Research Article| Volume 65, ISSUE 9, P1193-1198, September 2012

The anatomy of the pectoral nerves and its significance in breast augmentation, axillary dissection and pectoral muscle flaps

Published:April 25, 2012DOI:



      In many plastic surgeries, a detailed understanding of the pectoral nerve anatomy is often required. However, the information available on the anatomy of pectoral nerves is sparse and unclear. The purpose of this study is to provide detailed anatomical information on the pectoral nerves to allow for their easy intra-operative localisation and to improve the understanding of the pectoral muscle innervation.


      We dissected 26 brachial plexuses from 15 fresh cadavers. The origins, locations, courses and branches of the pectoral nerves were recorded.


      We found three constant branches of the pectoral nerve. The superior branch travelled in a straight course to the pectoralis major to innervate the clavicular aspect. The middle branch coursed on the under-surface of the pectoralis major near the pectoral branch of the thoraco-acromial artery to innervate the muscle's sternal aspect. The inferior branch passed beneath the pectoralis minor muscle to innervate the pectoralis minor muscle and the costal aspect of the pectoralis major muscle.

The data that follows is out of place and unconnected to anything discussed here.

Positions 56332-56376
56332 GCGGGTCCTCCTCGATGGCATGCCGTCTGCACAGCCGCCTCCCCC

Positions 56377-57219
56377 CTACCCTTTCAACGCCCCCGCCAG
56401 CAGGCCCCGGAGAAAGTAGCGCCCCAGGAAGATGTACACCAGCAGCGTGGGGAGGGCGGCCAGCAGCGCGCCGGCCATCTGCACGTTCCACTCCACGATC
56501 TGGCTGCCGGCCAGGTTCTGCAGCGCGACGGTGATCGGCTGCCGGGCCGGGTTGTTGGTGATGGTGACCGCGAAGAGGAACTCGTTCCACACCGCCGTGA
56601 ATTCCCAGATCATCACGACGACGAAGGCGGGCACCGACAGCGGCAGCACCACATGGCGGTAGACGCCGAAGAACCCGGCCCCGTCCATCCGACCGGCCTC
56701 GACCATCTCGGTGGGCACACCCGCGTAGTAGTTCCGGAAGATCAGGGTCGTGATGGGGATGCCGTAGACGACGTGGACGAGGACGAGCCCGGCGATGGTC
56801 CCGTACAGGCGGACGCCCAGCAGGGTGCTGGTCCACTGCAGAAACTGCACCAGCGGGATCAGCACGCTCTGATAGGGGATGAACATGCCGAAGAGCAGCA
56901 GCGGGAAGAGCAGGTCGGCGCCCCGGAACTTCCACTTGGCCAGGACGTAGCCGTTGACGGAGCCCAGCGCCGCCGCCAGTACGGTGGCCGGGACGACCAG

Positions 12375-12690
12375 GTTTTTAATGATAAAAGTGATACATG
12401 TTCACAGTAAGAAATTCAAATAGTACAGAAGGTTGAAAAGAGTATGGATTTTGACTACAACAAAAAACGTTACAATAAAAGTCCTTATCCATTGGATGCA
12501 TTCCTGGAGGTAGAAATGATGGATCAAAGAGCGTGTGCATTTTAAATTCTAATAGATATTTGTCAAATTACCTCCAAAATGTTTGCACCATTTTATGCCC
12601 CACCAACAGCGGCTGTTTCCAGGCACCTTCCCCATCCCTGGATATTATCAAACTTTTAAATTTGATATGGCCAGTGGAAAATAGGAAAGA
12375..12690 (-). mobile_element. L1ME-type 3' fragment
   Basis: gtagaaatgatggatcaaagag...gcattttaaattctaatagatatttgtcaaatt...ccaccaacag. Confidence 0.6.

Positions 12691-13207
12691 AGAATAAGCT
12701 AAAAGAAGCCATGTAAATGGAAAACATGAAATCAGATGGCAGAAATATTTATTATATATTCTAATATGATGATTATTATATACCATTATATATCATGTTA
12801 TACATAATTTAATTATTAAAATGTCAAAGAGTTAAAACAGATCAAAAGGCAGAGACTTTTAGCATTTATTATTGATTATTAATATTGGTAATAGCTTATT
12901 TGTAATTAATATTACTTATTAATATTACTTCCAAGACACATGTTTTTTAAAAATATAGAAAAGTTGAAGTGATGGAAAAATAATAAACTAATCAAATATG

Knowing the pectoral nerves' origins, courses and connections, in addition to understanding the functional consequences of iatrogenically severing these nerves, leads to a better understanding of the pectoral muscle's innervation. Precise anatomical data on the pectoral nerve allow for its easy localisation during axillary breast augmentation, axillary dissection, removal of the pectoralis minor muscle and harvesting the pectoralis major muscle island flap.


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